Monday, December 31, 2012

Creating and Implementing An HttpSessionWrapper


I am faced with a problem currently where I have an application that was written before the J2EE specification was written. The application has its own application server, session, and state management. I am in the process of modernizing this application and transforming it into a standard Java EE application. However, there is a lot of code over 1.5m LOC. That makes this process very intensive.

One of the issues I have been wrestling with is session management. As I previously noted, the application has its own session and state management mechanisms. The session object is not too vastly different from a standard HttpSession object. This has given rise to an idea that I could wrap a standard HttpSession object with a decorator similar to HttpServletRequestWrapper and perhaps a implementation of the old session mechanism.

Currently there is no HttpSessionWrapper like HttpServletRequestWrapper, or HttpServletResponseWrapper so I wrote my own. It was simple to do and I hope others who may need a HttpSessionWrapper will use it. Once I wrote the wrapper, implementing it was the harder part.


Implementation requires a little knowledge of how HTTP requests are handled by servlets, and request and response handling in general. The most important thing to remember is: the HttpSession is created from the HttpServletRequest object. This important fact can help determine how to implement our HttpSessionWrapper. I think that the easiest mechanism is to use an HttpServletRequestWrapper in a @WebFilter. Filters are the first items that a request will pass through to reach the servlet, and the last thing it will pass through in the response.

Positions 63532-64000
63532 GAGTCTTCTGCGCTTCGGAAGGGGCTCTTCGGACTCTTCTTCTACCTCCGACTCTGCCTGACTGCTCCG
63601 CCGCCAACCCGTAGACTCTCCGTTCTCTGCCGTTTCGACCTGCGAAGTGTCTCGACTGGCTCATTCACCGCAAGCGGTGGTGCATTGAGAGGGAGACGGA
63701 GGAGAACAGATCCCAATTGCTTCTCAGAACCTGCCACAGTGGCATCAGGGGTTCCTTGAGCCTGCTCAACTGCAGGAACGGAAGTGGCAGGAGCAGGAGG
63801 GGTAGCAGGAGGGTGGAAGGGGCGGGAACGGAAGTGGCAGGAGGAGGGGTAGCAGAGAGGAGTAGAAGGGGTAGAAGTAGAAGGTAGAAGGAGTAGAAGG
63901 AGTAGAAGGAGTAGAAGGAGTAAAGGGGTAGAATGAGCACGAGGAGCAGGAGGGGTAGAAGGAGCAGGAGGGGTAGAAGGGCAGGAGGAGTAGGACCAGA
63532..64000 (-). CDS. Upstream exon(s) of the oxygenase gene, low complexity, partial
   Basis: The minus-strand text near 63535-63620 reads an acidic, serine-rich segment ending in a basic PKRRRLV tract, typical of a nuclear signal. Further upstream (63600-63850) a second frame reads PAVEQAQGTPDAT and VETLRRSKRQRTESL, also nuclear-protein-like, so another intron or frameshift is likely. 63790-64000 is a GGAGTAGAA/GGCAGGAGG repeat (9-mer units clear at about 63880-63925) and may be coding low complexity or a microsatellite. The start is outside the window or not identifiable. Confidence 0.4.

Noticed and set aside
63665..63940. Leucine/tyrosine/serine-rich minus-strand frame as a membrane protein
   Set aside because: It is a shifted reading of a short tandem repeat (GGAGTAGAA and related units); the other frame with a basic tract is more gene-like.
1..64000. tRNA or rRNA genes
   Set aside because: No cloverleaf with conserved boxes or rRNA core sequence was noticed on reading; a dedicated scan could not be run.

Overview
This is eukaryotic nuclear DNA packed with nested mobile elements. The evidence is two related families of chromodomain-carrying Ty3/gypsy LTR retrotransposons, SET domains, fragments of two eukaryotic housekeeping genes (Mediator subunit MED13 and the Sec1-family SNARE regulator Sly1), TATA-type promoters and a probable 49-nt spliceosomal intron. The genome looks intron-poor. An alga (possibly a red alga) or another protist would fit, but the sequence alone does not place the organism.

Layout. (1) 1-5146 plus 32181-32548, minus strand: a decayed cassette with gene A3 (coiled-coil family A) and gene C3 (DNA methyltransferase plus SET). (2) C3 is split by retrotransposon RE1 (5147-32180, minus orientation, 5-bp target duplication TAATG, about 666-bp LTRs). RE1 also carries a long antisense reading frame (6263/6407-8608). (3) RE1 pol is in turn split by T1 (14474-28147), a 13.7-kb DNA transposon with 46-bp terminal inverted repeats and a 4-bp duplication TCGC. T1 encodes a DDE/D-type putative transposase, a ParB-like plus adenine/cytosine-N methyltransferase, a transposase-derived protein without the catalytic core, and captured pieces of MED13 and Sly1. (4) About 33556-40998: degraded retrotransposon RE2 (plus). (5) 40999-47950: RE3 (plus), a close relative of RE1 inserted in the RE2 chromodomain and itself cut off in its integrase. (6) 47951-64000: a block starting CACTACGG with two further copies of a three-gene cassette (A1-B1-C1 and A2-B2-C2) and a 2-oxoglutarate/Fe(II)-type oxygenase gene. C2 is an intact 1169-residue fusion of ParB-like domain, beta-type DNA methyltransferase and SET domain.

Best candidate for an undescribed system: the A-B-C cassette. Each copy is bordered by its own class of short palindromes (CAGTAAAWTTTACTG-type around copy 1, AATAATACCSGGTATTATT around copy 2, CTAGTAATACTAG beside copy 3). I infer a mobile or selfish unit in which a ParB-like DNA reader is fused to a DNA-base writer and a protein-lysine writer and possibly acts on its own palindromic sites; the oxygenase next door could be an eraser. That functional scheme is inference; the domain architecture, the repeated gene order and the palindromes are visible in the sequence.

If you use this mechanism, for implementing your HttpSessionWrapper, you must ensure that this is the first filter that the request will pass through. If it is the only filter, that should be very easy to implement. If you are using multiple filters with annotations, you will need to use a web.xml file to place them in the order you want them applied.

The example code I have below takes advantage of the fact that I can use a filter and that once I pass in my HttpServletRequestWrapper with its modified getSession() methods that return my HttpSessionWrapper. The HttpSessionWrapper can be downloaded here: session-wrapper


The code below includes the HttpSessionWrapper and an example implementation of how to use it.


Implementing a HttpSessionWrapper can be done very easily with a little thought, and perhaps a good blog article on it. The session-wrapper and session-wrapper-example code is available on BitBucket as Mercurial projects.. The projects were developed using NetBeans 7.2.1 and Apache Maven and was tested using Glassfish 3.1.2.


Popular Posts